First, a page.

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Sunday, September 16, 2012

More on Why Real Conservatives Ought to Vote for Obama

Andrew Sullivan does a great job describing the utterly radical nature of the Netanyahu-Romney foreign policy regime-that-would-be. That regime is simply neo-Trotskyite world revolution ideology updated for the 21st century.

I have lots of complaints about Obama. And I have no doubt that Romney himself is no radical: he is simply hungry for power. But to get it, he is perfectly willing to sell his soul to these radicals.

5 comments:

  1. I am sorry, Netanyahu a radical?

    Netanyahu has nearly sabotaged his political career - repeatedly - in the name of peace.

    As Prime Minister in the 1990s, he signed off Hebron and West Bank as a part of a peace deal with the Palestinians, even though it would and did damage his re-election and got him booted out of office. And this man is a radical hawk?

    While most of the hawks in his country wanted to keep the settlements non-negotiable, the fact that he considered them at all worth negotiating has got him nastily tarred and feathered by members of his own coalition and by much of the Israeli media. Yet, he moves onward to hold talks. And again, this man is a hawk?

    He has given amnesty to Palestinian prisoners convicted of the most violent crimes, including the ones involved in the bloody Ramallah lynching, just to obtain peace with Arabs.

    And he has sat down to talk and negotiate with the likes of Arafat and Abbas. Arafat, who ordered kidnappings and killings of Israelis. Abbas, who has cheerleaded the murder of Israeli soldiers by a Lebanese Druze. And yet, Netanyahu sits down with these evil men face to face to have TALKS.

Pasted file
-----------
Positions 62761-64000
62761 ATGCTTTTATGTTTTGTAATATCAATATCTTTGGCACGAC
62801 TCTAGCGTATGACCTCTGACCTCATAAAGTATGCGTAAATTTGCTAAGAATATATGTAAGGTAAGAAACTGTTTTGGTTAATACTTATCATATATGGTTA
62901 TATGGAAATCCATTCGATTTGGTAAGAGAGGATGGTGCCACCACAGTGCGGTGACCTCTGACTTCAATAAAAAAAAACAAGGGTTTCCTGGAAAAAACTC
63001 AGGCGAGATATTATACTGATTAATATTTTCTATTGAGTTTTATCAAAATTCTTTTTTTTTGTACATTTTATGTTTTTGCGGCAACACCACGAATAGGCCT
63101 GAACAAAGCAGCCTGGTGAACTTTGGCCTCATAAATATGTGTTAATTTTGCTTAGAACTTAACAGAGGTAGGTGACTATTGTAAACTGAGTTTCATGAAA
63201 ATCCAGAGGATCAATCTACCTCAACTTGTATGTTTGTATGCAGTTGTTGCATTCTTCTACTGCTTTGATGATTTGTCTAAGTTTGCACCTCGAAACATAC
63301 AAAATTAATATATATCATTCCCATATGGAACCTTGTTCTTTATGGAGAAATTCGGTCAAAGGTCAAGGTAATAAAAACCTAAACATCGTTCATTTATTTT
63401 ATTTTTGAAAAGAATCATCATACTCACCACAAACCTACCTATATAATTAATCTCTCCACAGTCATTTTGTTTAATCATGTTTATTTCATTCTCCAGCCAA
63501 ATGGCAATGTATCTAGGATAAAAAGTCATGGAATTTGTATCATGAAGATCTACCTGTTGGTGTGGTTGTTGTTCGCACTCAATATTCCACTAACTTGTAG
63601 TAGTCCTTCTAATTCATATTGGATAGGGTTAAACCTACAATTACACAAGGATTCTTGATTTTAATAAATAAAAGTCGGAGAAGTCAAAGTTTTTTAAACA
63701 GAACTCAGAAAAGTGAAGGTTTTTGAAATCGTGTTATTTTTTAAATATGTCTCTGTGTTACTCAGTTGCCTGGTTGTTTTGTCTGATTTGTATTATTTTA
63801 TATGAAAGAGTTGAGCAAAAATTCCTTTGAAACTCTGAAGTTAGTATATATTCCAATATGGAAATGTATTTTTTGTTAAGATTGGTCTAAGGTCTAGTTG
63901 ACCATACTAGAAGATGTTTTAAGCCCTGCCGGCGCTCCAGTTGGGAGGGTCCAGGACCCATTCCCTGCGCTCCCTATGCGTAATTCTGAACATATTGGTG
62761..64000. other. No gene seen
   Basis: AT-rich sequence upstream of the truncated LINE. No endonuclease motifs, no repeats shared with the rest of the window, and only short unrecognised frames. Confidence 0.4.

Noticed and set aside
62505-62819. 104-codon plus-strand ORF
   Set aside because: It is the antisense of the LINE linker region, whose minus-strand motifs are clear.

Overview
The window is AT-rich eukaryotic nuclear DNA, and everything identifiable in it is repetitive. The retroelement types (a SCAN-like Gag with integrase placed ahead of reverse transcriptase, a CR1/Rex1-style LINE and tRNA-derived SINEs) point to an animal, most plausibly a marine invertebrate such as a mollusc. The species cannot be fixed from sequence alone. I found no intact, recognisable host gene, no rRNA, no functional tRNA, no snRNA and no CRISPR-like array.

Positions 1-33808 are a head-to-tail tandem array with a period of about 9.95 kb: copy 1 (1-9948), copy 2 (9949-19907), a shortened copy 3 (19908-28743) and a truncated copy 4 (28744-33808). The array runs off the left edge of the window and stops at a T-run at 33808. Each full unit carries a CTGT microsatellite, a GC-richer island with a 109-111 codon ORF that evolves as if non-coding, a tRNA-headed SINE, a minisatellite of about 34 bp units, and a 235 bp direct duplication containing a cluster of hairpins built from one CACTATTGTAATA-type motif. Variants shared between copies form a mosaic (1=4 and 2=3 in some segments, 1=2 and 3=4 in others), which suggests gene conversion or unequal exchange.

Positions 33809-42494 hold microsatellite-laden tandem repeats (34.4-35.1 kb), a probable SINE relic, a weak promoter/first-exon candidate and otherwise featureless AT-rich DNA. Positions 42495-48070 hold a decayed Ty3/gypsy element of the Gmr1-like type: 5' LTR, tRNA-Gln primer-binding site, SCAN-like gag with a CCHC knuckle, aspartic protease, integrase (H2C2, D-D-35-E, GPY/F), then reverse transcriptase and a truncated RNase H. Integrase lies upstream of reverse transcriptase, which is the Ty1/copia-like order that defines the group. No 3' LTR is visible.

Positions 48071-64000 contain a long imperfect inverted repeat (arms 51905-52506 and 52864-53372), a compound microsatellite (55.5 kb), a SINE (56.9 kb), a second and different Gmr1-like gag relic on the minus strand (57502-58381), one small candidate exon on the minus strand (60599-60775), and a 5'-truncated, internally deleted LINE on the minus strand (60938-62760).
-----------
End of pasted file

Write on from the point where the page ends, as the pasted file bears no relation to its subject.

This man is one of the most dove-ish, appeasing, and conceding Israeli leaders of the past 30 years. He is anything but a radical.

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    1. Well, Prateek, many, many others see a different Netanyahu than you do. Googling for 'Netenyahu "radical right"' turns up 322,000 hits, many of them like the above.

      I think you've chosen your facts very, very selectively.

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  2. I think comparing google hits is a rather weak diagnostic criterion, by itself.

    In any case, I think it's plain that Israel is a radical state, however moderate or radical Netanyahu might appear within that context. Obama's refusal to kowtow wholeheartedly to Israel is his best feature. I don't have a lot of confidence that he will not ultimately defer to Israel on this, especially given his willingness to pursue an Internationalist agenda; but I think it's hard to argue that Obama wouldn't be better in the short run on international issues (namely Israel and Russia).

    I still wouldn't vote for him. But part of me hopes he wins, as much as I despise the movement he represents domestically, since it will polarize the right even more and might force a genuine reaction at home (and might, God willing, cause the neocons to perish as a force in the right). And as you've pointed out there are some positive considerations internationally.

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    1. "I think comparing google hits is a rather weak diagnostic criterion, by itself."

      Yes, I agree. But Prateek seemed to be implying my view is simply nutso, and I just wanted to show it is shared by many people, so there *might* be something to it.

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    2. I think that you already know that I share much of the same opinions as you do on this matter. However, it is quite a touchy subject to tackle, there's a lot of strongly held feelings. Be prepared for a lot of fallout.

      Any time you want to see just how far out there Bibi is, just read the Israeli headlines. Most Israelis are against his "wants". Who knows when they'll get their house in order?

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